I read the book when it first came out as a young woman just coming to consciousness in the teeth of the Reagan administration. As someone who already had an interest in the Christian Right and issues of reproductive control, it really spoke to me and creeped me out at a time when abortion was just coming to the fore as a political wedge issue, gay people were being shamed for contracting HIV/AIDS, and Phyllis Schlafly and her ilk were still very much part of the national conversation and asserting that the only proper role for a woman was as a wife and mother.
Anita Little: In a New York Times piece, Atwood writes “the book is not ‘antireligion.’ It is against the use of religion as a front for tyranny; which is a different thing altogether.” We see this in the show in the contrast between the theocratic state of Gilead that wields the Bible as justification for oppression and the personal spirituality of Offred.
In one tense interrogation scene, Aunt Lydia says to Offred, “Remember your scripture. Blessed are the meek.” Offred responds with, “Blessed are those who suffer for the cause of righteousness, for theirs is the kingdom of heaven.”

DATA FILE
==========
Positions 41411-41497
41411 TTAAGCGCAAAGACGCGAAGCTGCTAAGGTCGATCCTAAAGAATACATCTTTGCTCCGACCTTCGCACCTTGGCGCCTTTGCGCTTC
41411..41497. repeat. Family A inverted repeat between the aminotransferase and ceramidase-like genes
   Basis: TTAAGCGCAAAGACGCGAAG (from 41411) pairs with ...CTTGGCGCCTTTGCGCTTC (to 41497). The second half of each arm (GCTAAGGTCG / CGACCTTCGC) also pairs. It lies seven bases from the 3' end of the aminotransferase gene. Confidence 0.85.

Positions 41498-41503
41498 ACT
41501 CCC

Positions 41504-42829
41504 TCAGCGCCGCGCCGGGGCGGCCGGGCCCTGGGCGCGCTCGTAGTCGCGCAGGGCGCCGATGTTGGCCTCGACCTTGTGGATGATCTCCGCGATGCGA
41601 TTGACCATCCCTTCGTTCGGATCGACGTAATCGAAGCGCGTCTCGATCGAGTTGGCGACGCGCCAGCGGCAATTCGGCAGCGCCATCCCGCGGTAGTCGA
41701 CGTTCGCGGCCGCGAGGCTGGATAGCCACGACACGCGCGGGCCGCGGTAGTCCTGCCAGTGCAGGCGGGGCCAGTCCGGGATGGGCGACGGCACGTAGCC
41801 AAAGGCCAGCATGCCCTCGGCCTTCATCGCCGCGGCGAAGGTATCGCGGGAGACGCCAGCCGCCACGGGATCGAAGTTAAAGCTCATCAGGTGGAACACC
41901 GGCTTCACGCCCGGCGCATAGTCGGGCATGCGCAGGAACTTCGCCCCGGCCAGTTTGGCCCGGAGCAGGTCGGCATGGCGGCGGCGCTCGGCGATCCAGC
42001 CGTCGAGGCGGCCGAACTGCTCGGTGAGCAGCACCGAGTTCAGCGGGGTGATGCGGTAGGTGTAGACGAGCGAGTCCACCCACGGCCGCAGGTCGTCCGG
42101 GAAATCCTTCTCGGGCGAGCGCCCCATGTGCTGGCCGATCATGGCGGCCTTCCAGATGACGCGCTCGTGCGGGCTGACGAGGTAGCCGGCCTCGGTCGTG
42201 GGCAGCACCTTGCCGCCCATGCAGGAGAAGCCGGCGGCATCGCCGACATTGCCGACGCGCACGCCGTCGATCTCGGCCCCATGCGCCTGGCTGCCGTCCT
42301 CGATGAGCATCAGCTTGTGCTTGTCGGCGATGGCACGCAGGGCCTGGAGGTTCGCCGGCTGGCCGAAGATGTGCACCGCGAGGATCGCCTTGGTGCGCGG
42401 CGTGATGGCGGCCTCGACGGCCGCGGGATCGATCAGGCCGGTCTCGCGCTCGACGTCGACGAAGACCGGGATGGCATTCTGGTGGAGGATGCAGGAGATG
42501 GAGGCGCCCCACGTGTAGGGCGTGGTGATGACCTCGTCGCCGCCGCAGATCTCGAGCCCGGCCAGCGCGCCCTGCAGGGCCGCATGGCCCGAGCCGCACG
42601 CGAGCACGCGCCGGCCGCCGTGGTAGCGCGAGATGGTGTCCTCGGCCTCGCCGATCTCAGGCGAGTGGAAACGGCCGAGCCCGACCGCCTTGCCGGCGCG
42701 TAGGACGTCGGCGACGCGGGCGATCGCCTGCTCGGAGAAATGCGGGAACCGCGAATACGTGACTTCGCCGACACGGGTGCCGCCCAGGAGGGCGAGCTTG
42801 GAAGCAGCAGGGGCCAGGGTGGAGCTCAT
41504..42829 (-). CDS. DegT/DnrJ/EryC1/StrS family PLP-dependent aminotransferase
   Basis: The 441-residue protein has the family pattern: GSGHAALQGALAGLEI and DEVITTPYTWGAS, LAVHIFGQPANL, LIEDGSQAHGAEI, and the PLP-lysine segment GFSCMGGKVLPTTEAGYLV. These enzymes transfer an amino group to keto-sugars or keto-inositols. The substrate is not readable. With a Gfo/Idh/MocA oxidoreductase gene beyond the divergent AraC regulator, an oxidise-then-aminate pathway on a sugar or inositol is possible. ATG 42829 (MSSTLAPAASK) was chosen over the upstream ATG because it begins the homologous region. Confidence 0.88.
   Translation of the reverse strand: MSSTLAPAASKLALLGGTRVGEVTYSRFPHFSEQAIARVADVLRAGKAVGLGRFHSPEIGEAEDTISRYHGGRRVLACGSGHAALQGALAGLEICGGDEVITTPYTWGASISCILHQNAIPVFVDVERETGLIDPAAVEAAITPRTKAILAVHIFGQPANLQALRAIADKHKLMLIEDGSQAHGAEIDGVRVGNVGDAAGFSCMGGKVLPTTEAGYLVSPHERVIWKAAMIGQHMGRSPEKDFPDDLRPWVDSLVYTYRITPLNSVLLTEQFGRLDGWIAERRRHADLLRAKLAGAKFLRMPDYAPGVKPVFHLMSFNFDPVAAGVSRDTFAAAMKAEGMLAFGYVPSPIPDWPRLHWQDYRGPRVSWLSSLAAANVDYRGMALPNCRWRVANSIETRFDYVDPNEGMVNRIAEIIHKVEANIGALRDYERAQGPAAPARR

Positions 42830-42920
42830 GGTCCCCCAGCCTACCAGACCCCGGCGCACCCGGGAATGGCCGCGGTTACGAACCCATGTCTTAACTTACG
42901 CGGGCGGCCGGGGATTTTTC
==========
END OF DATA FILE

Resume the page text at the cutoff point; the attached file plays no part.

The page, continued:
There’s this line made between public and private religion, sort of like the line between the public religion of conservatives who want to influence policy and the personal faith of many Americans.
Kaya Oakes: Religion as an issue in The Handmaid’s Tale is portrayed as more extreme than what we see around us today. Atwood was a scholar of the Puritans, and there are echoes of Puritanism in the visuals (those outfits, public punishments, forced prayer), and in the plot devices. And yet again: there are constitutional issues at hand in our present-day reality. Sure, freedom of religion is increasingly being used as a weapon by conservatives, but who’s really threatened by that? Muslims, Jews and members of minority religions.
Sarah Jones’ take on this in The New Republic was interesting because Jones has experienced fundamentalist evangelical culture from within, whereas someone like myself, who comes from a liberal/progressive Catholic background, has always had the freedom to walk out on a misogynistic homily or write about church sexism. So that’s my own privilege-filter speaking when I say that I don’t see America going full-Atwood Puritanical. We are too secular for that. Nonetheless, the decline in religious literacy does risk the danger of secular people being slowly dominated by conservative Christian thinking without realizing it.